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Washington Watch: Biden talks up domestic manufacturing’s role in fighting inflation, but some economists aren’t buying it

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President Joe Biden looks set to deliver a speech Thursday in which he will continue to push for boosting domestic manufacturing — and argue that making more in the U.S. should help fight inflation.

Biden will talk about how innovation and competition legislation would provide “stronger supply chains, more manufacturing jobs and lower prices for consumers, as we break up the bottlenecks, like semiconductor chips, that have driven inflation over the last year,” said White House press secretary Jen Psaki on Wednesday during a briefing for reporters.

The president’s speech is scheduled to take place around 2:15 p.m. Eastern Thursday at North Carolina A&T, a historically Black university in Greensboro.

But some analysts have expressed doubts about Biden’s rhetoric that links “reshoring” to the prices paid by shoppers.

Scott Linicome, director for general economics and trade at the libertarian Cato Institute, criticized the president last month after Biden said in his State of the Union address that making more cars and other goods in the U.S. would help tame inflation.

“Even granting Biden’s (questionable) premise that targeted, ‘microeconomic’ policy reforms could significantly reduce the current inflationary pressures, the core flaw in his big reshoring plan is that global supply chains (aka global value chains or ‘GVCs’) tend to reduce prices, not raise them — especially when compared to wholly nationalized production,” Linicome wrote in a column for The Dispatch.

“Indeed, that’s pretty much the whole point: The proliferation of GVCs and trade in manufacturing inputs (‘intermediate goods’) was driven primarily by multinational manufacturers’ desire to leverage specialization and comparative advantage across multiple countries (not to mention revolutions in containerized shipping and information technology) to provide cost‐​conscious customers with the highest‐​value product at the lowest possible price.”

In a similar vein, an economics professor at the University of Chicago’s Booth School of Business said earlier this month that companies “would have already moved production back” if it “were the case that it’s massively cheaper to produce that stuff here rather than offshore.”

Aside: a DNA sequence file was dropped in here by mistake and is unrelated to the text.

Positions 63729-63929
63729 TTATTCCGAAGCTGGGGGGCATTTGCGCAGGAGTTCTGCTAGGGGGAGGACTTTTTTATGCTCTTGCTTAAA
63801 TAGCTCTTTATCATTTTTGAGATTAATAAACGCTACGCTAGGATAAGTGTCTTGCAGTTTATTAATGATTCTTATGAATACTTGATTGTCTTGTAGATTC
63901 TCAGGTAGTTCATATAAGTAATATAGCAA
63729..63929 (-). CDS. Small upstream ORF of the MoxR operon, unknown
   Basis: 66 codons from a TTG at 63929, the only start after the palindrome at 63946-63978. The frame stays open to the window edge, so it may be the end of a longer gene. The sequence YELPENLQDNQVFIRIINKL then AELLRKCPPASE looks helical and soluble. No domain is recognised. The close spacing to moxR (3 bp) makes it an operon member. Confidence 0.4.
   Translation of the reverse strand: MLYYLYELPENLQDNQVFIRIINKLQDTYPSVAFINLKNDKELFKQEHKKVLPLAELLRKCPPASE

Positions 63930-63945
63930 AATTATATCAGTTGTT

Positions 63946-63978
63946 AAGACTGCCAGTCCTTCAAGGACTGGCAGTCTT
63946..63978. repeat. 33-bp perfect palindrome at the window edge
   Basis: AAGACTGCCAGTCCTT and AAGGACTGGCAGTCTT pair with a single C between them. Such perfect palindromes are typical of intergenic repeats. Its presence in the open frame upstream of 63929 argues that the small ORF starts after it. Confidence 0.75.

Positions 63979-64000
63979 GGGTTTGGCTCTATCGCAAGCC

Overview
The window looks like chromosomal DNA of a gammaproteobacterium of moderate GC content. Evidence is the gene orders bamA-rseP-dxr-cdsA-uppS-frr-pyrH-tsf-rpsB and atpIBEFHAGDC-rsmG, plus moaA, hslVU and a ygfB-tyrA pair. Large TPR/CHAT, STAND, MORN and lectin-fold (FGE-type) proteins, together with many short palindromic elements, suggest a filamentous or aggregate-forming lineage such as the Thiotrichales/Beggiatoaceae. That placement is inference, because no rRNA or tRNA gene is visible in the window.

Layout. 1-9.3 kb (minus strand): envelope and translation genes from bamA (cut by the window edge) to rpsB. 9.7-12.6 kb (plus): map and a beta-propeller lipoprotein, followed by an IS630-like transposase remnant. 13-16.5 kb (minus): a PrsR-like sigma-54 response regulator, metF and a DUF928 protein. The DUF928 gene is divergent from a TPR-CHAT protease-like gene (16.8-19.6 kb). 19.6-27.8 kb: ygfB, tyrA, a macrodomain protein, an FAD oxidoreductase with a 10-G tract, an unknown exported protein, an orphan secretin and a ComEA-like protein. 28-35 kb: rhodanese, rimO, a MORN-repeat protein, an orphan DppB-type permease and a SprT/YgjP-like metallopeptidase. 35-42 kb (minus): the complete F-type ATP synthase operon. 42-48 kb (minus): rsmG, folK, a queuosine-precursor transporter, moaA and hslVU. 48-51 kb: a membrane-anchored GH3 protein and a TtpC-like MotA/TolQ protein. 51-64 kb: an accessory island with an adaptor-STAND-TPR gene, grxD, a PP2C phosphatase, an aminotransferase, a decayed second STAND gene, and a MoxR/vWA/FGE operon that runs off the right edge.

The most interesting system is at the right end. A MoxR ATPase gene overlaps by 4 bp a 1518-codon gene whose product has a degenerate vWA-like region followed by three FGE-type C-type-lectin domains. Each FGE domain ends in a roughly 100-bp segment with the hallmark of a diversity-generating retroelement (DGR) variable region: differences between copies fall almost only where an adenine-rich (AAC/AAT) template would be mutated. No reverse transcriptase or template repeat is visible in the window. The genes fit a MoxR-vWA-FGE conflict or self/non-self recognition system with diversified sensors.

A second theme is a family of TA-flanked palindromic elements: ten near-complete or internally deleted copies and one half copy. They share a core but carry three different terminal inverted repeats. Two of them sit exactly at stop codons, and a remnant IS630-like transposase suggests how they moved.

“There are reasons why you might want to reshore, but short-run price effects are not anywhere near the top of the list,” said the professor, Chad Syverson, in a Wall Street Journal interview.

Biden has repeatedly called for Congress to send bipartisan innovation and competition legislation to his desk. The measure is expected to include more than $50 billion in subsidies for chip makers
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along with billions more for other industries to build out U.S. manufacturing capacity.

The Senate passed its version of such legislation in June, while the House passed its version in February, but negotiators still need to reconcile the two versions of the legislation.

See: Biden meets with CEOs of Micron, HP, Medtronic in push for spending on semiconductor manufacturing

Biden on Thursday also “will discuss how Greensboro’s economy and educational institutions are reinventing themselves,” Psaki said.

Toyota
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in December announced that it had picked the Greensboro area as the site for a $1.3 billion battery plant. The plant, part of a $3.4 billion investment by the Japanese automaker related to electric vehicles, is expected to come on line by 2025 and eventually produce batteries for up to 1.2 million vehicles a year.

Government data on Tuesday showed the U.S. rate of inflation climbed to 8.5% last month. The last time inflation breached 8% was in January 1982.

The main U.S. stock gauges
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traded mostly lower in the final session of the holiday-shortened week, as traders assessed results from major banks and economic data, as well as billionaire Tesla
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CEO Elon Musk’s bid for Twitter
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: Elon Musk wants to buy Twitter in a deal valuing the social-media company at more than $43 billion

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